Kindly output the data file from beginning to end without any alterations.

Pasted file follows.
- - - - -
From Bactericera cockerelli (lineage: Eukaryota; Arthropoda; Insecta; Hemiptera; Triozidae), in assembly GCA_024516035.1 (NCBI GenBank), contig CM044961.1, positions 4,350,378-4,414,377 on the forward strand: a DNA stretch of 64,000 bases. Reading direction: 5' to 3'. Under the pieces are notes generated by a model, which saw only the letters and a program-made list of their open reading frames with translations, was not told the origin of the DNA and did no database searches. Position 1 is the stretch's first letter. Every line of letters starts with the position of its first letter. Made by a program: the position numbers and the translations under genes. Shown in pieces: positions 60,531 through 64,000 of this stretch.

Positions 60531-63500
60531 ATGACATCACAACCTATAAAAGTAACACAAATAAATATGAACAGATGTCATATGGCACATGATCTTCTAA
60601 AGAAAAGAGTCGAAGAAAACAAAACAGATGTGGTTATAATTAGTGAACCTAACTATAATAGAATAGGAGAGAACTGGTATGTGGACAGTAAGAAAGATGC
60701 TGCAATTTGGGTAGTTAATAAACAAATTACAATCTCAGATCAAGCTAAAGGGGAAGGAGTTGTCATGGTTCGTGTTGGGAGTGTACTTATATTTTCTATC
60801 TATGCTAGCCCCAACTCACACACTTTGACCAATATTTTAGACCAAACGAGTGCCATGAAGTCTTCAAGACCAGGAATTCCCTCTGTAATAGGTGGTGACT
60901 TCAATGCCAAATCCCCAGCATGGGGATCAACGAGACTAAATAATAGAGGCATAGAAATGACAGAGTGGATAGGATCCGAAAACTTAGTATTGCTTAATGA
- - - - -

From Bactericera cockerelli (lineage: Eukaryota; Arthropoda; Insecta; Hemiptera; Triozidae), in assembly GCA_024516035.1 (NCBI GenBank), contig CM044961.1, positions 4,350,378-4,414,377 on the forward strand: a DNA stretch of 64,000 bases. Reading direction: 5' to 3'. Under the pieces are notes generated by a model, which saw only the letters and a program-made list of their open reading frames with translations, was not told the origin of the DNA and did no database searches. Position 1 is the stretch's first letter. Every line of letters starts with the position of its first letter. Made by a program: the position numbers and the translations under genes. Shown in pieces: positions 60,531 through 64,000 of this stretch.

Positions 60531-63500
60531 ATGACATCACAACCTATAAAAGTAACACAAATAAATATGAACAGATGTCATATGGCACATGATCTTCTAA
60601 AGAAAAGAGTCGAAGAAAACAAAACAGATGTGGTTATAATTAGTGAACCTAACTATAATAGAATAGGAGAGAACTGGTATGTGGACAGTAAGAAAGATGC
60701 TGCAATTTGGGTAGTTAATAAACAAATTACAATCTCAGATCAAGCTAAAGGGGAAGGAGTTGTCATGGTTCGTGTTGGGAGTGTACTTATATTTTCTATC
60801 TATGCTAGCCCCAACTCACACACTTTGACCAATATTTTAGACCAAACGAGTGCCATGAAGTCTTCAAGACCAGGAATTCCCTCTGTAATAGGTGGTGACT
60901 TCAATGCCAAATCCCCAGCATGGGGATCAACGAGACTAAATAATAGAGGCATAGAAATGACAGAGTGGATAGGATCCGAAAACTTAGTATTGCTTAATGA